Writing is about the voice of the soul. I’m sure you’ve heard the term writer’s voice. It took me a long time to find mine, partly because I was looking in the wrong places. And the wrong genres. The craft can be taught, but the spark… you either have it or you don’t. If writing keeps dragging you back and won’t let you be, but you feel you’re not there yet, that you don’t have the talent, invest in yourself. In learning the craft. Because once you don’t have to think about writing, you stop thinking when you write. And that’s when the voices come out and make magic. I wish someone told me that a long time ago.
A personal question that no one might care for; but just so I can have a silly question in this interview: Do you prefer your toilet paper rolled over or under?
Snort. I honestly don’t have a preference. We keep ours on a table by the toilet, because our cats like to shred the roll.
I know you pop out books faster than a well-oiled assembly line, but have there been any time where you felt stuck on an idea for a brief moment?
Every once in a while it happens. I wrote a book last year called Best Friends Forever about sixteen-year-old Emily who loses her three best friends in an accident that should have killed her too. She turns to drugs and alcohol and only comes out of her suicidal state when her little brother is kidnapped by a pedophile.
Heavy stuff. It took me two months to write that book. You know me—I’m normally about two weeks. But Emily’s voice was so dark and her story so bleak I really struggled. There are two books left in her series, but I’ve set them aside. I’m just not emotionally prepared to go back to them yet.
Scenario: During a freak thunderstorm there is a bolt of lightning that zig-zags through your window and strikes Family Magic. No worries everything is okay, the only thing that you can find is the book has scorch marks on the cover. It turns out that this wasn’t a normal thunderstorm and somehow Syd has come to life. What do you do?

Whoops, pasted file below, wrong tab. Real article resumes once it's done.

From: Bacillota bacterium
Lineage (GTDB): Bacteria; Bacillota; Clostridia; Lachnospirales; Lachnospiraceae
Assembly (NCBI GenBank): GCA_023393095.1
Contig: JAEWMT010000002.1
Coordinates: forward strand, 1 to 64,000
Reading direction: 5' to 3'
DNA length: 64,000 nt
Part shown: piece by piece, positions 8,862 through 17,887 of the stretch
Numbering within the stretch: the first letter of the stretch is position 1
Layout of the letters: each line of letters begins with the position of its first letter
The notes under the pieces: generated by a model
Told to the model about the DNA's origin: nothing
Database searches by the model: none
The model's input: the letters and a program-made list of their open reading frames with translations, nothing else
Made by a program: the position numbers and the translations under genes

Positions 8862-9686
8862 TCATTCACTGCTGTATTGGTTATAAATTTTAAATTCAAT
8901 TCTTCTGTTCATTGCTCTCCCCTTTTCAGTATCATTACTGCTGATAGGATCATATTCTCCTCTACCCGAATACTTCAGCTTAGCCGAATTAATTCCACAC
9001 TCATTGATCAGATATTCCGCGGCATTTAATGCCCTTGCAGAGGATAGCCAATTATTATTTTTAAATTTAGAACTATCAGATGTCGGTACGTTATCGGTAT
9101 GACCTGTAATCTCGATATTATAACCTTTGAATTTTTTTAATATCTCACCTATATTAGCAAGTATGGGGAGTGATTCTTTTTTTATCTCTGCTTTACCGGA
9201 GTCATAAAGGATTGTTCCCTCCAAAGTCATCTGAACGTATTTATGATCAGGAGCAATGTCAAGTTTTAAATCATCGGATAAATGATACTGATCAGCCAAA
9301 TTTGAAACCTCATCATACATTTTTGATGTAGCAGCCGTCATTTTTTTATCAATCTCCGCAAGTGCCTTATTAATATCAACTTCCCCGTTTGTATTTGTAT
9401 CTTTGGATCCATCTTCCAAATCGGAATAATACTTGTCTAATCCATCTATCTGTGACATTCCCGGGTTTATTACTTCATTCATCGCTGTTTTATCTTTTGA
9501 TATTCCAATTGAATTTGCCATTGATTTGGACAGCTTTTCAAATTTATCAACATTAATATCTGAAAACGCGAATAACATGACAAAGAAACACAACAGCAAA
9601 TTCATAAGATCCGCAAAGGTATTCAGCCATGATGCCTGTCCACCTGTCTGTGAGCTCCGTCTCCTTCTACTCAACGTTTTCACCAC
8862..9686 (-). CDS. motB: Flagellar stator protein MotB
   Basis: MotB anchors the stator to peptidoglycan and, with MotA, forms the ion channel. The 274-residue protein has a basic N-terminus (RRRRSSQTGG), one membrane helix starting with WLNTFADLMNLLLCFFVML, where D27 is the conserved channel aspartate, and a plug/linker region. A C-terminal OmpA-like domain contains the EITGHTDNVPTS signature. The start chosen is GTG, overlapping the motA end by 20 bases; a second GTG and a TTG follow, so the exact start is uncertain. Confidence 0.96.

First, I give her hell for not wanting her powers. Seriously. Then I hug the crap out of her and beg her to take me home with her. I could be a witch. Honest.
You made me tear up when I read this, you know. I recently had Syd tell me how her series ends. And while she promised she won’t leave me for twelve more books, all of which I’m outlining now, I already have the last line of the last page written and it breaks my heart every time I think about it.
I don’t have kids. But she’s my girl.
Last question: What are your guilty pleasures?
Chocolate. Netflix. If I’m not careful, I can spend an entire day on the couch with the cats watching TV series. Hidden object video games. Sleeping in. Writing when my husband is home.
About the Author: Patti Larsen is an award-winning middle grade and young adult author with a passion for the paranormal. Her YA thriller series, The Hunted, is available now. Book one of that series, RUN, is a recent recipient of the 2012 PEI Book Awards for Fiction. Seven books of her very popular Hayle Coven Novels, beginning with Family Magic, are also out now. Her YA steampunk series, Blood and Gold, can be found on Amazon, along with her YA paranormal novel, Best Friends Forever, and The Diamond City Trilogy. Her middle grade novel, The Ghost Boy of MacKenzie House (Acorn Press), is available now. She is a full time writer and a part time teacher of her Get Your Book Done program. Patti lives on the East Coast of Canada with her very patient husband and four massive cats.
You can find her:
On her website Patti Larsen.com
On Amazon.com and Goodreads